Skip to 0 minutes and 4 seconds LUBNA ALAM: To recap, last week you saw how the order processing system at a small restaurant automated the order taking transactions. The transactions data further provided essential information to improve business processes beyond simple efficiency gains. That’s automation, or IT investment leading to multiple business value returns. Now let’s think about the same IT Investment for two different contexts. Context supermarket. When Woolworths introduced self-checkouts, their aim was to cut costs to gain more profit.
Skip to 0 minutes and 39 seconds Context: fast food chain, McDonald’s. When McDonald’s introduced self ordering through mobile app, they were aiming to provide a seamless service to digital natives, a strategic objective to stay relevant in the increasingly digital world. So we see that the same IT investment can have different business value returns, depending on the underlying business objective. So organisations can choose different IT investments to match different business objectives, to align with their business model and goals. That’s what’s coming up next. Just as investors address their objectives for risk and return using portfolios of financial investments, some organisations also use IT portfolio management to better match IT investments to strategic objectives.
Skip to 1 minute and 30 seconds The more aligned the IT portfolio is with their business model, the chances of business success increases.
The IT portfolio
Welcome to Week 2 where we will explore how different kinds of IT investments provide different types of business value.
Researchers at the MIT Sloan School of Management investigated IT investments across 640 key US companies (Weill & Aral 2006).
They identified four key types of IT investments that contribute to an ‘IT portfolio’ or investment spread. These include:
- Transactional investments: used to cut costs or increase throughput for the same cost. IT that processes and supports the basic, repetitive transactions of the firm. Uses underlying infrastructure services.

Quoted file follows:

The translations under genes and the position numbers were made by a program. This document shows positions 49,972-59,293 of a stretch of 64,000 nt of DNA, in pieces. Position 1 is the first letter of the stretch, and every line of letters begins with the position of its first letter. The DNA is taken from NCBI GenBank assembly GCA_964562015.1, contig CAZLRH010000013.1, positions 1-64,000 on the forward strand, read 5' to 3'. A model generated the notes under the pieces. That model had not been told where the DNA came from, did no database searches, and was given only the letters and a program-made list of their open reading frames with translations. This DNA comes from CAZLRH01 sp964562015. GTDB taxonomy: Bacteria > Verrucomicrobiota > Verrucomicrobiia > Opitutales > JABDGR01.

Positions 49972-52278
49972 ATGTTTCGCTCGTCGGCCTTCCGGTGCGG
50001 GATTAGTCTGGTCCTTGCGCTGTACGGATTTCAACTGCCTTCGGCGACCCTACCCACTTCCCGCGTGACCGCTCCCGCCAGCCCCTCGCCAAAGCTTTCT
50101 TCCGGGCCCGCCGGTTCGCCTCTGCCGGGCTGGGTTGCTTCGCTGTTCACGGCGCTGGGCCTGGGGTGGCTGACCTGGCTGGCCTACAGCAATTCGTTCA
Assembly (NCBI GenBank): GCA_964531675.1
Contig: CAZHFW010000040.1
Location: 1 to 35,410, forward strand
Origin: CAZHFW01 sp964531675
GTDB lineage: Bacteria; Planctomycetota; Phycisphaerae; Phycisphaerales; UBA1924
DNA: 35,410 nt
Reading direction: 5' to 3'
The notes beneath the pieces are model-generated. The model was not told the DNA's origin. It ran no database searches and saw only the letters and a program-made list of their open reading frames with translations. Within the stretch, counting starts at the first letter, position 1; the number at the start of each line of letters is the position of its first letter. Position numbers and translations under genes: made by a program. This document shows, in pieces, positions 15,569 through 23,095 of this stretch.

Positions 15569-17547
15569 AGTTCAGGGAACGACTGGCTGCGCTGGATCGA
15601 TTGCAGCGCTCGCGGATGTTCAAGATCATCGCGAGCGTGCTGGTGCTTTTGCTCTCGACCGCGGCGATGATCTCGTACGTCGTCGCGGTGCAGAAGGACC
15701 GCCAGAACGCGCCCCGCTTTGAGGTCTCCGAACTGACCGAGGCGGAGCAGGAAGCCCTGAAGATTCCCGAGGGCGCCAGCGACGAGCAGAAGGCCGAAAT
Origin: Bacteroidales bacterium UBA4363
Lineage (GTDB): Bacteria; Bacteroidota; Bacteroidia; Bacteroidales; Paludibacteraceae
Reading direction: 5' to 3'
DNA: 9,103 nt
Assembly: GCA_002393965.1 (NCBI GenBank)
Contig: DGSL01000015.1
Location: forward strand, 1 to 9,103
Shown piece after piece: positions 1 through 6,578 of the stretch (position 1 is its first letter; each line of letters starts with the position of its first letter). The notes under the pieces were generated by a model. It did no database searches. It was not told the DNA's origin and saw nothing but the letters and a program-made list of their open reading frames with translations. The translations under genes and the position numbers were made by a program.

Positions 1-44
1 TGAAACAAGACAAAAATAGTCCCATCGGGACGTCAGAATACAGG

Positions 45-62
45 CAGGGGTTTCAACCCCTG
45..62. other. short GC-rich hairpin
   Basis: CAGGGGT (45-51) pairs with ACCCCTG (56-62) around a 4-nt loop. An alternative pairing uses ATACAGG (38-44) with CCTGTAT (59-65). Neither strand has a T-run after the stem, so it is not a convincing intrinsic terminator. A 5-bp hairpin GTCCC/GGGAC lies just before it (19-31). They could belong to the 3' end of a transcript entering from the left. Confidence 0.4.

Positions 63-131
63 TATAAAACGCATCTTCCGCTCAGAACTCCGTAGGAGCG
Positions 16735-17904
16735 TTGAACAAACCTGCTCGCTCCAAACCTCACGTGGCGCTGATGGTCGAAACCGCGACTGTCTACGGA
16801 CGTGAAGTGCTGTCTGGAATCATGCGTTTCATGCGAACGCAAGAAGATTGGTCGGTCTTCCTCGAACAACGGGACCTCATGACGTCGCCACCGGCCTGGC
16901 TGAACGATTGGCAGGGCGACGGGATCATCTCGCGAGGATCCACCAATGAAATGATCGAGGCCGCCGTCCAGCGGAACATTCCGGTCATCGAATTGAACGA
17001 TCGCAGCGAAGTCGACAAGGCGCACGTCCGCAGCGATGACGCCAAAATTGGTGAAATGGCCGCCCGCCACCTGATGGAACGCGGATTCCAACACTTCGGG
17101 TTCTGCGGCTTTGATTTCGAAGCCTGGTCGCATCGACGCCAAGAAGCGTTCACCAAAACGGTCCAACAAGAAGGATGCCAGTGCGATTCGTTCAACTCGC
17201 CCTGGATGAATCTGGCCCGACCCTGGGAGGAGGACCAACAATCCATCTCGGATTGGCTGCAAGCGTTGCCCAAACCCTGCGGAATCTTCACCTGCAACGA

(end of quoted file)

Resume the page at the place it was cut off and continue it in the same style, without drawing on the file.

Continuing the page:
- Informational investments: to provide information for decision making and management control such as accounting, reporting, compliance, communication or analysis. Uses IT infrastructure and transactional systems.
- Strategic investments: used to gain competitive advantage by supporting entry into new markets or by helping to develop new products, services or business processes. Note what was once strategic, can become transactional or infrastructural (initially automated teller machines (ATMs) were a strategic IT initiative; they became transactional over time).
- Infrastructure investments: are the shared IT services used by multiple applications (such as servers, networks, laptops, customer databases). Depending on the service, infrastructure investments provide a flexible base for future business initiatives or reduce long-term IT costs via consolidation.
Thus IT portfolio theory is a sophisticated investment decision approach that permits an investor to classify, estimate and control both the kind and amount of expected risk and return (Adapted from Downes & Goodman 1991).
Beyond just automating and information
Thinking of IT investments as a portfolio or a balanced set of investments provides a comprehensive approach to different types of business value returns accrued from ICT investments.
|IT Portfolio Investment Type||Business Value||Risk|
|Informational (typically 17% of investment)||Increased control; Better information; Better integration; Improved quality; Better cycle time||Moderate risk/return|
|Strategic (typically 11% of investment)||Product innovation; Process innovation; Competitive advantage; Renewed service delivery; Increased sales; Market positioning||High risk, potentially high return|
|Transactional (typically 26% of investment)||Cut costs; Increase throughput||Low risk, solid return|
|Infrastructure (typically 46% of investment)||Business integration; Business flexibility; Reduced marginal cost of business unit’s IT; Reduced IT costs; Standardisation||Moderate risk / return. Risk of lock-in|
Adapted from (Weill & Aral 2006).
Pick one of the four IT investments types that most interests you and conduct further research.
Share one of the resources you find in the comments and discuss why you found it useful.
Remember to use our 3C philosophy this week in engaging with other learners – through Curious, Compassionate and Constructive feedback.
Downes, J & Goodman, JE (1991). Dictionary of Finance and Investment Terms, Barron’s Educational Series, NY.
Peter Weill, S. A. (2006). Generating premium returns on your IT investments. MIT Sloan Management Review, 47(2), 39.
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